By the way, the cheapest time to travel Amtrak is in the fall and in January and February.  Book early, and you’ll get a better rate.  There are different types of sleeper cars based on where you’re traveling and on which rail line.  Be sure to check their website for additional information on the types of sleeper cars that are available.

You can find additional information on Amtrak’s pilot pet program by visiting http://www.amtrak.com/carry-on-pet-pilot

 

 

 

 

 

2 thoughts on “Flying Not An Option … Have you thought about Amtrak?

  1. Karen Joseph

    Hi Amy,
    Thanks for looking into this interesting alternative. Travel by rail is so fun!
    We took at trip to Glacier National Park years ago and thought we were set for the dinner aboard the train since they had Hebrew International hot dogs which met my son’s dietary needs. We discovered that they came inside the bun so he could not eat them. We traveled with back up frozen dinners but the staff said they were not allowed to heat them. They did direct us to the snack car and with some pleading, they did heat our son’s meal.
    Do you happen to know if they now allow the use of a microwave on board? Managing with a hot plate could be challenging.
    Thank you!

  2. Elizabeth Monaghan

    I’ve made several long distance trips on Amtrak with my young sons, including my 2 1/2 year old with multiple food allergies. We take the train instead of flying whenever possible.

    I find that eliminating a lot of the airport-related stress (like getting my child’s food and medicine through security) helps the trip get off to a smoother start. It’s so much nicer to arrive at the train station with my giant cooler and walk right up to our rail car.

    Because my son is allergic to so many foods, he only eats what we have prepared for him. We take extra wipes to the dining car and wipe down the seat, the window, and the table — anything his little hands will grab. The dining car attendants have always been helpful with providing hot water to mix his oatmeal, a piece of whole fruit that is safe for him to eat, etc. (With the exception of oatmeal packets, I only pack pre-cooked meals like pasta, baked sweet potatoes, steamed vegetables, and sandwiches, and keep them on ice in the cooler.)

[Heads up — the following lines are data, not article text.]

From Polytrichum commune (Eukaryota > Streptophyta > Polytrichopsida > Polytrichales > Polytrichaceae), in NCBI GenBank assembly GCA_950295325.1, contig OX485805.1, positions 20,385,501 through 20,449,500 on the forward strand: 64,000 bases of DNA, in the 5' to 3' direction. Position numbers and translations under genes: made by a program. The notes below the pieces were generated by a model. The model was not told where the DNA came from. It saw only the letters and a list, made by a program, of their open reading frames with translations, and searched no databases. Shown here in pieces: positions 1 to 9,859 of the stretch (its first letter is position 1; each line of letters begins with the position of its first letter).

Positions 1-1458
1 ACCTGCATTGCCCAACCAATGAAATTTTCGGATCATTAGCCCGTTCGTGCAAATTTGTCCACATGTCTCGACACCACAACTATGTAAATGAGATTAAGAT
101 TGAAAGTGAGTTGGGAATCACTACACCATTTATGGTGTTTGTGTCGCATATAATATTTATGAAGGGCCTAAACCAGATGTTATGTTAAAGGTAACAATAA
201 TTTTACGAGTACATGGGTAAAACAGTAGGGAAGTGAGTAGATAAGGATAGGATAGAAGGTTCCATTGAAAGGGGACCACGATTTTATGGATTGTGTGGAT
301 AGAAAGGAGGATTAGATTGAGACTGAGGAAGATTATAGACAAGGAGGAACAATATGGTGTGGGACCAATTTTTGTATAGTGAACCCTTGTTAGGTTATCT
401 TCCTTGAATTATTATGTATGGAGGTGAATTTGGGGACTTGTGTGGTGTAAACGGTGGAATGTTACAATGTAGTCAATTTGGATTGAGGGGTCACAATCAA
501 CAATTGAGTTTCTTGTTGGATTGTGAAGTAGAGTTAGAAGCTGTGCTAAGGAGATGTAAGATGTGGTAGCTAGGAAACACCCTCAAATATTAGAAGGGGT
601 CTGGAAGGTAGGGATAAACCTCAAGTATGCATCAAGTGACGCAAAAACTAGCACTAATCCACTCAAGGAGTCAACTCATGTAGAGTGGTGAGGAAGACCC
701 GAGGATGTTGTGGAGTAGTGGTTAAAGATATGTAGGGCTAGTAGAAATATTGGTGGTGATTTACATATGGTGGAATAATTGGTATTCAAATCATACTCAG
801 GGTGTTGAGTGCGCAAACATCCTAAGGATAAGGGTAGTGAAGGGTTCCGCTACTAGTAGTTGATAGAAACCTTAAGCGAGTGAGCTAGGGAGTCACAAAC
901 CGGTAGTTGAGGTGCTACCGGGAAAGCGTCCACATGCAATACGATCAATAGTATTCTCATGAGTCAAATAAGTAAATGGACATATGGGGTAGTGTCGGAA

We always get a bedroom and go through a routine of cleaning many of the surfaces with wet wipes. The bedrooms are typically pretty clean. I pack a blanket that I can spread over the seat, if necessary. An advantage of the bedroom is running water, towels, and washcloths, which can be useful, and the porter is *usually* pretty easy to find when you need extra supplies. Plus, there’s a private toilet and shower.

    Even if you’re not traveling overnight, a roomette or bedroom might make a trip with small children more comfortable.

    We usually avoid the snack bar area, but when there’s an observation lounge, we stake out a few seats and once again wipe everything down. The kids do amazingly well watching the landscape roll by, playing with their own toy trains, talking to the conductor, and so on.

    We’ve made round-trips from New Orleans to Chicago, New York to Miami, Chicago to Los Angeles — many overnights and many miles on Amtrak with our food allergic son. Unlike flying, taking the train is a pleasurable part of the trip. The vacation starts as soon as we arrive at the station. I can’t say that about airports!